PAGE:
• This year's long warm summer, following on from the mild, damp winter, will turn Scotland into a Lost World with giant insects and spiders. There will be entirely new forms of disease with which iScotland's neophyte health service will be unable to cope.

• Everyone will die and Scotland will become a theme park for giant rats.

• The stars will never be seen above Scotland again, as the air will be filled with choking smoke from the funeral pyres of five million dead.

• Scotland will become a ping pong ball in Cold War II, leading to global destruction and the annihilation of the entire human race.

• Scotland will never win the Eurovision Song Contest.

In response to this staggeringly dramatic series of predictions, the SNP had nothing. Nicola Sturgeon spoke to the BBC, but had to break off the interview when she started crying.

Alex Salmond, meanwhile, was said to have blubbed uncontrollably most of the morning, before finally being given a sedative and collapsing, exhausted, into his pizza chair.

Later in the afternoon Mr Darling was expected to accompany Death on a fact-finding trip to the Middle East.

Other Referendum News From The Past Week

Wednesday July 23:

Alex Salmond surprised the world this evening when he used his speech at the opening ceremony of the Commonwealth Games to declare war on England.

Bare-chested and wearing a kilt stained with the blood of 1000 skewered English lords, the First Minister rallied the audience to avenge hundreds of years of English oppression.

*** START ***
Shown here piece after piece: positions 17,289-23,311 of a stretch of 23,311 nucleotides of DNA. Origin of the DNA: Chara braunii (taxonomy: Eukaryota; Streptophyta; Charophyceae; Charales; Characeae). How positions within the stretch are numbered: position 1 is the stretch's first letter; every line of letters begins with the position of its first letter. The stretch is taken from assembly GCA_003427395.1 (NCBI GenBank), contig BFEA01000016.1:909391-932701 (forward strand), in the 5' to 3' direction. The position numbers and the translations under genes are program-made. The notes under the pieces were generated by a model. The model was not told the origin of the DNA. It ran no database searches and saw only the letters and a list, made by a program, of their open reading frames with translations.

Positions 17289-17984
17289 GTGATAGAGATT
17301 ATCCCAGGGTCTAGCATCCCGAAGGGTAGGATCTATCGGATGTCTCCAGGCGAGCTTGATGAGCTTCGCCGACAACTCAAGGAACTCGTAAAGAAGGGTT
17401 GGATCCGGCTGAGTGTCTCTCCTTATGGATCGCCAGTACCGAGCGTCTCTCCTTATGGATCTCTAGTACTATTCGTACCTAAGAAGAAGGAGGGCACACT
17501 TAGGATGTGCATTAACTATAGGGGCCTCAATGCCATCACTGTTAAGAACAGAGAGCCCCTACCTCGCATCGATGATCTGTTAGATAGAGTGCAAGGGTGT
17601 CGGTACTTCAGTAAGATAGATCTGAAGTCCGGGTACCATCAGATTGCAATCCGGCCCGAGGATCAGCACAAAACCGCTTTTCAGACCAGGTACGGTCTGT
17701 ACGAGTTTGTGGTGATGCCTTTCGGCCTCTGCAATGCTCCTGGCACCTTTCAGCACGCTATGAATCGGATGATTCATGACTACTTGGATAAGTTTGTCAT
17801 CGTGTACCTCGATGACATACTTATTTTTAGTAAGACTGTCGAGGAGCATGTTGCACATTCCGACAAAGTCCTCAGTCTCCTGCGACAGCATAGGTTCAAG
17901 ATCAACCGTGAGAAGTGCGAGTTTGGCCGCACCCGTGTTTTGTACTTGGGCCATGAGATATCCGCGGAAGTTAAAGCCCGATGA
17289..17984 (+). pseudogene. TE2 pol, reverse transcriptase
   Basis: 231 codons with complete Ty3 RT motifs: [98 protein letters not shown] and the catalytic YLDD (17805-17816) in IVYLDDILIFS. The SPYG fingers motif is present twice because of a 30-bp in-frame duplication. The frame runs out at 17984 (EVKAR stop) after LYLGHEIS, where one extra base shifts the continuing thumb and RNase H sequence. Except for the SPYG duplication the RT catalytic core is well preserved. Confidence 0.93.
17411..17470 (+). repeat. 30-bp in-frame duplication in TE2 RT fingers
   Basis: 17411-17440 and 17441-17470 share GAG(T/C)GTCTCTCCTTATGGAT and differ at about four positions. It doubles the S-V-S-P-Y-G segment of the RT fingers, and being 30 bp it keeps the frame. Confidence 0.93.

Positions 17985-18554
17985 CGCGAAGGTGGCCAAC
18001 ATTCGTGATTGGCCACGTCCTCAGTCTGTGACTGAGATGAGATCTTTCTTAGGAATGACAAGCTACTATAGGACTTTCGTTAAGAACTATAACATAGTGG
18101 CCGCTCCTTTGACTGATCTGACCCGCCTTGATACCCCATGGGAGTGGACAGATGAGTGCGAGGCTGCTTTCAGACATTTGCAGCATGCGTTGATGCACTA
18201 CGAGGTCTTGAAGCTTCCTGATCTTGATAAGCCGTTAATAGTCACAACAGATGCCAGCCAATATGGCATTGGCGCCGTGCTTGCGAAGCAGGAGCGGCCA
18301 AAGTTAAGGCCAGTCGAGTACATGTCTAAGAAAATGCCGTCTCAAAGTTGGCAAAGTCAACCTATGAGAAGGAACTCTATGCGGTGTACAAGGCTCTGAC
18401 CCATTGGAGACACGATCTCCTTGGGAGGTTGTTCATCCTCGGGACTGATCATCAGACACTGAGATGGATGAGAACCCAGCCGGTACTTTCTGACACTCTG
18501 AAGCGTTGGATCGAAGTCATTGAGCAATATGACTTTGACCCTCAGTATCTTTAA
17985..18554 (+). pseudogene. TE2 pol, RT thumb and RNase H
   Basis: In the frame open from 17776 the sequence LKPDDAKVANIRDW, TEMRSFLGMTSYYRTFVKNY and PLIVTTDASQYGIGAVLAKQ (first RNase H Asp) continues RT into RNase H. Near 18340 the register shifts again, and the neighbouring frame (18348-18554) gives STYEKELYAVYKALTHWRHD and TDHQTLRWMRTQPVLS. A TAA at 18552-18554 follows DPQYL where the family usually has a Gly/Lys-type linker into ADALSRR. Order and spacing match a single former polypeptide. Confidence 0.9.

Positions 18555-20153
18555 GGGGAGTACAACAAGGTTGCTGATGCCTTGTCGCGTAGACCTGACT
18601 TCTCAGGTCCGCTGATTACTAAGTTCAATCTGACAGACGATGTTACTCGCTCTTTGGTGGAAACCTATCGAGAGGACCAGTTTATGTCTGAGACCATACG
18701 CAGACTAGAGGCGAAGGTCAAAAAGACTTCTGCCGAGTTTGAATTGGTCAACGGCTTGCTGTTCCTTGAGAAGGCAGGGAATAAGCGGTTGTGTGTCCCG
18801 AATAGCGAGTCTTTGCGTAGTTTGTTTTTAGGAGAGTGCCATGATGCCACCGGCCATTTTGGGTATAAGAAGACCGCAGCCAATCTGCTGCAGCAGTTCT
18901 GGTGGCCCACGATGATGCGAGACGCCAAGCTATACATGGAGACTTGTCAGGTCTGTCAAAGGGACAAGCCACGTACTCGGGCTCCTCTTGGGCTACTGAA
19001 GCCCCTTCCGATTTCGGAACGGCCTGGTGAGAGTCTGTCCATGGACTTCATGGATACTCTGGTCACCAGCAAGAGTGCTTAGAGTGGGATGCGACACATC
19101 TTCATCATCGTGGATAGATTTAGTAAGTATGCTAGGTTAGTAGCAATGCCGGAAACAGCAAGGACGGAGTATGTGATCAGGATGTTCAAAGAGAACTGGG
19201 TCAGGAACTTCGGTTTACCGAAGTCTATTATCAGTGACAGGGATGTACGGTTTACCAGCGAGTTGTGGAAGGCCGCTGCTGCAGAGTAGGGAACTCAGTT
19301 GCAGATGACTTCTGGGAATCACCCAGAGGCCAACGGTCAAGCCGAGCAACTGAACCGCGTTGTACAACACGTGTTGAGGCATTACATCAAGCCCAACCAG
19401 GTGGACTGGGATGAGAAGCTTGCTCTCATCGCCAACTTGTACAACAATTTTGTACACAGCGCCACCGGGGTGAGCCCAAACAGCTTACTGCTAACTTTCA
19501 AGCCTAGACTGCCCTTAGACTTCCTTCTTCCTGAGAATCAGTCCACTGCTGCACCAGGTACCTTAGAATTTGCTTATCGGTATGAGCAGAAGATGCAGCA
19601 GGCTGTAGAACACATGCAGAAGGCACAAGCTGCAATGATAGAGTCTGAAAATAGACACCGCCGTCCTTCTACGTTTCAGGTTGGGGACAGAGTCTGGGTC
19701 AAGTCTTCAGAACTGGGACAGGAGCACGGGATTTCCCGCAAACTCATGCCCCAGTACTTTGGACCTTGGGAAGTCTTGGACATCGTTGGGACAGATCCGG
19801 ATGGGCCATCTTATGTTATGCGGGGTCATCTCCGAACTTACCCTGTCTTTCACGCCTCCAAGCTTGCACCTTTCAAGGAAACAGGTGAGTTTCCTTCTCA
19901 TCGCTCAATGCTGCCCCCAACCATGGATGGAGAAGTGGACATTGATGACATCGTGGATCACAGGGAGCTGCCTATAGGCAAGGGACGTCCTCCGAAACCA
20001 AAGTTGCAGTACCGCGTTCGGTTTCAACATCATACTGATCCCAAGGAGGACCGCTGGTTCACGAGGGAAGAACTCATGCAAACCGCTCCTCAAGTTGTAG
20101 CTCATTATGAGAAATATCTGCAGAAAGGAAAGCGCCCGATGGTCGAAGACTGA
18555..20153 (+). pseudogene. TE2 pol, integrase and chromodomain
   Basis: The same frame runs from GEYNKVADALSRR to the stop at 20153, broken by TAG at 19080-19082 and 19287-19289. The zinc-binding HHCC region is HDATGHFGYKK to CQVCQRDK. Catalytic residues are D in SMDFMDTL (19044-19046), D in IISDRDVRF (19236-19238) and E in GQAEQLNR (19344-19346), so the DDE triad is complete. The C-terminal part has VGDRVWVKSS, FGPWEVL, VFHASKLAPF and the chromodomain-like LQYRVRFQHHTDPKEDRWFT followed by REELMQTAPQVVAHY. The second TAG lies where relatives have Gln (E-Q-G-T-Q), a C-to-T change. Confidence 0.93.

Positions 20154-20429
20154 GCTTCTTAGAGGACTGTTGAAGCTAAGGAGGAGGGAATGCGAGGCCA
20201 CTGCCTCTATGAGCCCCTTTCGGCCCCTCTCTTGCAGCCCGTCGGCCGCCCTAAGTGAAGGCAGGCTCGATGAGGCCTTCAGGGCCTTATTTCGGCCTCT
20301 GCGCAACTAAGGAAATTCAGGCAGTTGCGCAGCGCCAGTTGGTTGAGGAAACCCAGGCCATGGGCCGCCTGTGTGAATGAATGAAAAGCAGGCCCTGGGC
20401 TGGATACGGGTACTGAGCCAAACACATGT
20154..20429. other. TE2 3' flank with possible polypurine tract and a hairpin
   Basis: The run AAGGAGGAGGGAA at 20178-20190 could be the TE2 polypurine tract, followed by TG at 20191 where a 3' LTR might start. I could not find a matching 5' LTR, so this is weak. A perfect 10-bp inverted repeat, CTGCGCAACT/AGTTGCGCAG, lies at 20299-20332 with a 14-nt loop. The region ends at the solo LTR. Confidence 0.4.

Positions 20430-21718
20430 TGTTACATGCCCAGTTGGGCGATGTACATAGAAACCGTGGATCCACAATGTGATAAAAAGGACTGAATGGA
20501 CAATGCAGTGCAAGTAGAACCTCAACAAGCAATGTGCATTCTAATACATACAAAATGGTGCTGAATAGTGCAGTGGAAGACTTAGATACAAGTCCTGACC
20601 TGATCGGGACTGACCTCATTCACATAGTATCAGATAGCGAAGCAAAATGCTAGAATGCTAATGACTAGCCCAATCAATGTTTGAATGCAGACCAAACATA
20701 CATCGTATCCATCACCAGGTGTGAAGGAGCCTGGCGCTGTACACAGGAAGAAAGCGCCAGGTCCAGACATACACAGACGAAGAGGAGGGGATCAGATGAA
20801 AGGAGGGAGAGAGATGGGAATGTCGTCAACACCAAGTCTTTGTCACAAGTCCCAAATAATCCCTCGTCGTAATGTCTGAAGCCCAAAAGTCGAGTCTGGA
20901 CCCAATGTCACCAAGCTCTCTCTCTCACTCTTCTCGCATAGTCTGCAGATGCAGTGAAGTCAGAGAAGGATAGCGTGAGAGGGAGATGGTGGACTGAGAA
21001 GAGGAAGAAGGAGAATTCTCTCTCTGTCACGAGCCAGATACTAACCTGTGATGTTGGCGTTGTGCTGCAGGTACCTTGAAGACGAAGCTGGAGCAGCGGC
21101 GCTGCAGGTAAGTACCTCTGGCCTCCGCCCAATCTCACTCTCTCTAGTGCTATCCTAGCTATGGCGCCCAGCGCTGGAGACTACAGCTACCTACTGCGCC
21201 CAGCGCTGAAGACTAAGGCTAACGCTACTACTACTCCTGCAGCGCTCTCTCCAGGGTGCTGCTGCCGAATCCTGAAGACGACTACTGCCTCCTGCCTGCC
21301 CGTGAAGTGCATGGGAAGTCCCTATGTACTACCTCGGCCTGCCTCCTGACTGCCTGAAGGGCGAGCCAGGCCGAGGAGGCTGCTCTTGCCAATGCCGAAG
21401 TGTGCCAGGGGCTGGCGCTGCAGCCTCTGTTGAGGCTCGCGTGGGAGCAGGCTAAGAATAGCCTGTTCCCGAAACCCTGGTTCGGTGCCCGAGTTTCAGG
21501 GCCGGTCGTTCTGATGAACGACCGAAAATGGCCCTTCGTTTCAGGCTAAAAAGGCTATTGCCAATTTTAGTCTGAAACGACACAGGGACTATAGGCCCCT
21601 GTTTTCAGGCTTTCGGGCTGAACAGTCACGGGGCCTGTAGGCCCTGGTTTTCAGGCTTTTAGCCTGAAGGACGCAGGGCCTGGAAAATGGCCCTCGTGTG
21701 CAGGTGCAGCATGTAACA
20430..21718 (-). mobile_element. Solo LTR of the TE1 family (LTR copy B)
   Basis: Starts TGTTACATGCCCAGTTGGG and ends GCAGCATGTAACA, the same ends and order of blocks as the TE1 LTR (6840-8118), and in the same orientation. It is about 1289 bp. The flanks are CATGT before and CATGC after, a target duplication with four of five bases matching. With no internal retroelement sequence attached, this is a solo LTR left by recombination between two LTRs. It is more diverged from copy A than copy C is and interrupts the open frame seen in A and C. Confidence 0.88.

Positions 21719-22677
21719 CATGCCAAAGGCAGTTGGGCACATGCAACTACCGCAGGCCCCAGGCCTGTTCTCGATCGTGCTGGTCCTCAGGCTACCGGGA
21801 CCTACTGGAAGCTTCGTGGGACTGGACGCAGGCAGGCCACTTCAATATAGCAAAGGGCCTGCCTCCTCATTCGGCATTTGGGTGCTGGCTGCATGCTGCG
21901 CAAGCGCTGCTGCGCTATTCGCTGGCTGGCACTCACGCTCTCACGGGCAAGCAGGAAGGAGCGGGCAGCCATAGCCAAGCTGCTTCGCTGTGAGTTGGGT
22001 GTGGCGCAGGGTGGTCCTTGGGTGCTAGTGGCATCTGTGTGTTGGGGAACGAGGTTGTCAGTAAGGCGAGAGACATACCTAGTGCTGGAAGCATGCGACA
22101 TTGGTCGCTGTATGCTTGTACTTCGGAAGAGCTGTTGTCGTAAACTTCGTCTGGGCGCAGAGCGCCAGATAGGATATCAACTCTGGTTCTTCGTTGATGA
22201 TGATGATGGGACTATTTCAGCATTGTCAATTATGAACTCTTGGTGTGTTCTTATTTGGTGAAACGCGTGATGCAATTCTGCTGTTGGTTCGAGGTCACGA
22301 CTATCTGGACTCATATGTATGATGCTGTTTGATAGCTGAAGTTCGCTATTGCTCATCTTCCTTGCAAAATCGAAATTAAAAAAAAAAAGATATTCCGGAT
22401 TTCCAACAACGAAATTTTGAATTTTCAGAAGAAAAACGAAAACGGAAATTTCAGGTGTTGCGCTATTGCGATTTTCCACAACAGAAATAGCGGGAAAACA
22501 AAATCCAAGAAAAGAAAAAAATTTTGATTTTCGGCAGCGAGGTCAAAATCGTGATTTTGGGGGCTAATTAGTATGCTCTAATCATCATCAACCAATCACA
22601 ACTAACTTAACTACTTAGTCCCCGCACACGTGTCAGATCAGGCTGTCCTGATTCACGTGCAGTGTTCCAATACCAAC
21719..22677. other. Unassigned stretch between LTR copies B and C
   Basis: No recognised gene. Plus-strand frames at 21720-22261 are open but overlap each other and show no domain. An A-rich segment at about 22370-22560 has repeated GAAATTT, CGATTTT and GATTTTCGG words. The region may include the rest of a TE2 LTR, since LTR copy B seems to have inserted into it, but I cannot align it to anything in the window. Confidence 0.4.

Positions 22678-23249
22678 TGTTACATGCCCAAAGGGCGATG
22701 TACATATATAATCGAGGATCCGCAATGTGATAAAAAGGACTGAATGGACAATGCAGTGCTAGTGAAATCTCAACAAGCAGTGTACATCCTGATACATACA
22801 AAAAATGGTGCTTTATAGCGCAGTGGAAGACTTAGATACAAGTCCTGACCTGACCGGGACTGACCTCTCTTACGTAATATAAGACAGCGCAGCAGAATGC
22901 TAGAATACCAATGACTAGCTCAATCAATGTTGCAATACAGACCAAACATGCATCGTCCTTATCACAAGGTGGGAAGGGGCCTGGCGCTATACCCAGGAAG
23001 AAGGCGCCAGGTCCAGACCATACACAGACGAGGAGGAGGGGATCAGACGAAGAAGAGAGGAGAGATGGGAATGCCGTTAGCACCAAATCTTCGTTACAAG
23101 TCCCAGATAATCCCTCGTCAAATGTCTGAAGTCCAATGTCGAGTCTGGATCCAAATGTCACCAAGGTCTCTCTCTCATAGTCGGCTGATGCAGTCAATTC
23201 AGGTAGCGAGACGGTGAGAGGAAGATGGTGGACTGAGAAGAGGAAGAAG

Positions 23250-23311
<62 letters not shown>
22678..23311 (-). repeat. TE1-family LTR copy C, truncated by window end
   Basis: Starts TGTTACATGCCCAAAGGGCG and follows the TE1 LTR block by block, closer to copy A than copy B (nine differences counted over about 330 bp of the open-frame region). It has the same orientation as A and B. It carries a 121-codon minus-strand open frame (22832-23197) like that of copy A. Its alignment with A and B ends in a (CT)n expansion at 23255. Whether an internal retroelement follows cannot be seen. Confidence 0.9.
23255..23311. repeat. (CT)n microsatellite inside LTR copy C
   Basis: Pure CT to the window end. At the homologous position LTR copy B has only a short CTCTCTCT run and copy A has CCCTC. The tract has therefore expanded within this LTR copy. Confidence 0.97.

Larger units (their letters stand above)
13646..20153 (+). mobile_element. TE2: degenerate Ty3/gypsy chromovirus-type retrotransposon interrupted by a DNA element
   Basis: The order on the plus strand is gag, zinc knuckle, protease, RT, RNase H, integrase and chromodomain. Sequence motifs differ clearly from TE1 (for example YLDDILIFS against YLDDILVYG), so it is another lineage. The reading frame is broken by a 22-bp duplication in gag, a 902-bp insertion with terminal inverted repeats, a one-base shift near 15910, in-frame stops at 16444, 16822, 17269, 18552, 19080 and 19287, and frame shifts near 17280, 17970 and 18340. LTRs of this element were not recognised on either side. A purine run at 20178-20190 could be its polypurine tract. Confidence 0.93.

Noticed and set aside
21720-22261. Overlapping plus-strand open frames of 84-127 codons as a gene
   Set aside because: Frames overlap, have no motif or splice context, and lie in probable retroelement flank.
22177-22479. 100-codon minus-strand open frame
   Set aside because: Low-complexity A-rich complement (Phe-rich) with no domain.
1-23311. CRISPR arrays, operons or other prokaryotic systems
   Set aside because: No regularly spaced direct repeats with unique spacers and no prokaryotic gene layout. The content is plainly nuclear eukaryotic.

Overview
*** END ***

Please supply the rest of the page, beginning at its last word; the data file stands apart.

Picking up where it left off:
The dancers and singers of the Games opening ceremony were then revealed to be a crack team of ninja assassins, who quickly ethnically cleansed the arena of all true-born Englishmen, including Rod Stewart.

Hazel Irvine, commentating for the event on BBC television, was criticised by users of social media for saying glibly: 'Well, no one saw that coming,' when the slaughter of the England team was over. Giant Tom wrote on Twitter: 'All respect lost 4 HI. Just Gabby for me from now on. Lol!!'

Although the First Minister had been warned by Scottish Secretary, Alistair Carmichael, not to politicise the Games, the First Minister's staff were thought to be working on several different drafts of his speech.

It is understood that Mr Salmond - described as being light-headed and giddy after receiving a surprise kiss from John Barrowman - only decided at the last minute to issue the declaration of war, as he found himself in an independence sort of mood.

Although it is believed that the Games will proceed as planned, insiders reckon that the repercussions will continue for some time from the evening some social media users are already calling 'That thing that was on the telly.' .

'Let me be absolutely clear,' said Prime Minister David Cameron, 'something is going to happen as a result of this. Decisions will be taken. Sanctions will be made. There's nothing that won't come into play, just as soon as we have agreement with our European partners.'

Statisticians have calculated that Britain has never been in agreement with its European partners.

Speaking later, Mr Salmond played down the incident. Stating that he had merely welcomed everyone to the Games and invited them to participate in the true spirit of the Commonwealth, he added: 'If some chose to misrepresent my words and use them as cover for taking vengeance for 1000 years of Westminster subjugation, I can hardly be blamed.'

Some political analysts indicated that it was likely that Mr Salmond's words were misheard due to his mouth being crammed full of Tunnock's Tea Cakes.